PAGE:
Friday, August 14, 2009

Beyond the Southern Border

Historically, the United States has been Canada's dominant trade partner. With its relatively limited domestic market and vast resources, Canada has been quite dependent on exports to the U.S. However, the global economic recession has changed this reality, at least for the interim.

In fiscal year 2000, approximately 87 percent of all Canadian exports were to the U.S. Recent figures show a drop to almost 71 percent.

Politicians have long advocated diversification of trade relations as insurance against a serious drop in trade with the U.S. Now that reality has dictated a change, many Canadian companies are experiencing a drastic rise in income largely due to overseas trade partners that previously had not been considered.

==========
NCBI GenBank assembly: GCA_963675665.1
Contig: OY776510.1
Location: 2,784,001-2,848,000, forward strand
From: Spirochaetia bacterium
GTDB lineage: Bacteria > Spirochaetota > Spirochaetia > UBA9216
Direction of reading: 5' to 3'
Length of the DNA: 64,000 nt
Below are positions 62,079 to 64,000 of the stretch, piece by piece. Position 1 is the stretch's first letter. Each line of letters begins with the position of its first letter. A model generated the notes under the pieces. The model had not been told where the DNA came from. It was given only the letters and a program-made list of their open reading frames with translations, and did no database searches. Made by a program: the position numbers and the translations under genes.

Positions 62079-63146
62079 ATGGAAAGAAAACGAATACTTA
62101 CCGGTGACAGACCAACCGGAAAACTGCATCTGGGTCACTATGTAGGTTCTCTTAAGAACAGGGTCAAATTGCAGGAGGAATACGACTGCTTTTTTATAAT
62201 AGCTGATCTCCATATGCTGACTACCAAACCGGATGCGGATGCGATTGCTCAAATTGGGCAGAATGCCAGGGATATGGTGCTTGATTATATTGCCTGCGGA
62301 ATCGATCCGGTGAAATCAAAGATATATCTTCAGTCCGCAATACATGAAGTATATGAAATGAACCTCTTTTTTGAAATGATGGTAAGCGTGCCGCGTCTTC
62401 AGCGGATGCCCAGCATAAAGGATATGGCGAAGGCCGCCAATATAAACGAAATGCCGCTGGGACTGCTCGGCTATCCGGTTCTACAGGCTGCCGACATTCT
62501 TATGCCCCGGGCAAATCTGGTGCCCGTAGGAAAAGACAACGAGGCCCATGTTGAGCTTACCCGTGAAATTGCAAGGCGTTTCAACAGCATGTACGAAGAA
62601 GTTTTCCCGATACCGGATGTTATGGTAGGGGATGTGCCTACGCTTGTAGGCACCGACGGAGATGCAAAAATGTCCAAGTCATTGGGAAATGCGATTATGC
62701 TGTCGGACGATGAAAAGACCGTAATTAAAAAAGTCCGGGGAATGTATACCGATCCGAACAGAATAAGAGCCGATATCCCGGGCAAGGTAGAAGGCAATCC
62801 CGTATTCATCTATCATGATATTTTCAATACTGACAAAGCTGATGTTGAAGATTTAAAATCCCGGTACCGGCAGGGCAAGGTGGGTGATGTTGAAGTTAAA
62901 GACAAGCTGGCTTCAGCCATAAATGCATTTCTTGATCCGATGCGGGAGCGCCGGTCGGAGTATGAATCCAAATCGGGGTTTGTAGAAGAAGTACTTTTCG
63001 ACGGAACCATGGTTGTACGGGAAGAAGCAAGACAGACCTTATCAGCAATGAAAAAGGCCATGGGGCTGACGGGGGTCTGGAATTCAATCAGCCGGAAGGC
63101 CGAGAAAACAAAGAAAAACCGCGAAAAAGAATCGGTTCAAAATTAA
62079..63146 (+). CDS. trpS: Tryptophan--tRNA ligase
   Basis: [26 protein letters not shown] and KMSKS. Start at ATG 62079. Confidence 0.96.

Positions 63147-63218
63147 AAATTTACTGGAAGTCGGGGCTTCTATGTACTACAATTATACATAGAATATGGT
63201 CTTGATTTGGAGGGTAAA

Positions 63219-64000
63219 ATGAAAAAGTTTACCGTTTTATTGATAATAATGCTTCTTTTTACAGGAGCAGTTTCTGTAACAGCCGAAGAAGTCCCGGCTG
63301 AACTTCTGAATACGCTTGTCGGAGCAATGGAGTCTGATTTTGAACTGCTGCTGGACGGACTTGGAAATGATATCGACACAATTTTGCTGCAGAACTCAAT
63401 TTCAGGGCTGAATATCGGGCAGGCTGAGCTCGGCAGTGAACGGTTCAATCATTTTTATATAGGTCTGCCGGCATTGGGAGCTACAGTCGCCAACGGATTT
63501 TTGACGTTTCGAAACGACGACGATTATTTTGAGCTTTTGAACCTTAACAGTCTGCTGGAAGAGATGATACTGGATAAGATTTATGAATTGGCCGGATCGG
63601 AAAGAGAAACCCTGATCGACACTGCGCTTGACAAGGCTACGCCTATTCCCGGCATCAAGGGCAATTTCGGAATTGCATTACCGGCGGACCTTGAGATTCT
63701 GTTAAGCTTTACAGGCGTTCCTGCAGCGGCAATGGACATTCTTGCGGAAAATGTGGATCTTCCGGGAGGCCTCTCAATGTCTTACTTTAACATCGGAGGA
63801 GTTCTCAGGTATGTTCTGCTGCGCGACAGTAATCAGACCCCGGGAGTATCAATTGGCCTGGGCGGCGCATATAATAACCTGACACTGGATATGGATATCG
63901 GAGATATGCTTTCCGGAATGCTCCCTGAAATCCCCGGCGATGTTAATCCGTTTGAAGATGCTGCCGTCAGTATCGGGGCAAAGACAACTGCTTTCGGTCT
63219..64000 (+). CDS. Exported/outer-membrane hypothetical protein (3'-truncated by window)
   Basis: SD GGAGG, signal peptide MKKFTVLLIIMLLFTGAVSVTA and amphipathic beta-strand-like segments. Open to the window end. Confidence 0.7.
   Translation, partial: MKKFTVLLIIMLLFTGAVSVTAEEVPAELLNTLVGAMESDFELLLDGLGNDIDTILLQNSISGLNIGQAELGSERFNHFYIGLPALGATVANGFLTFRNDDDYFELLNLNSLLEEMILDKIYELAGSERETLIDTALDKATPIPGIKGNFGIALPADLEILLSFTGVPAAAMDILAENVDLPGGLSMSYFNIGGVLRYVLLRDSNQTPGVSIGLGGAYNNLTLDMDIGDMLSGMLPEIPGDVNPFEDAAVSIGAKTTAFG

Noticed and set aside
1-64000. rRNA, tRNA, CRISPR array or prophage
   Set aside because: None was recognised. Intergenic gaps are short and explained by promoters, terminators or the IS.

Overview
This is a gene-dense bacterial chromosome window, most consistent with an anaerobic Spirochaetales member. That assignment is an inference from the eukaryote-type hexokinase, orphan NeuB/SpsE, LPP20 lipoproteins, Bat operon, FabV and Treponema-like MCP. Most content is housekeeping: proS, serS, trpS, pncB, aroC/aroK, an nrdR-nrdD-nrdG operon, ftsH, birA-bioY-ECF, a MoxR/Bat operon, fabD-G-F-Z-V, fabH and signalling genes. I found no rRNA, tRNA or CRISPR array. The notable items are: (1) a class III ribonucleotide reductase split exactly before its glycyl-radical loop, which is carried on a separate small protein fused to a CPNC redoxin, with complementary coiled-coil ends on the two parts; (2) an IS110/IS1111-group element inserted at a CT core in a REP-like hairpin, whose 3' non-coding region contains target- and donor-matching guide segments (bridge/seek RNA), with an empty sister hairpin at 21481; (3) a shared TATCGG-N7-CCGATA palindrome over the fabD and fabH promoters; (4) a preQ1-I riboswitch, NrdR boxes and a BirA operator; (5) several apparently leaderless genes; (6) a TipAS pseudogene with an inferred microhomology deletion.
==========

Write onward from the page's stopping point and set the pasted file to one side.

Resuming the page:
While Canadians hope for a resuscitation of the U.S. economy, as export costs to the U.S. are far less than distant foreign addresses, the amount of trade with countries in Africa, the Middle East, and Asia has provided economic recovery for many Canadian businesses.

Canadian Prime Minister Stephen Harper has targeted the Chinese market as a partner for Canadian trade and will pursue the issue on an official visit to China later this year. In addition, his government is presently negotiating a trade deal with the European Union.

Most economists agree that the U.S. economy will rebound from the current recession, albeit not as quickly as Americans would like. In the interim, the Canadian economy is moving forward and has found new addresses to further trade. Having discovered these new lucrative markets, it is unlikely that Canadians will return to the high level of dependence on trade with the U.S. The global economy is maturing and Canadian resources are playing a vital role in this process.

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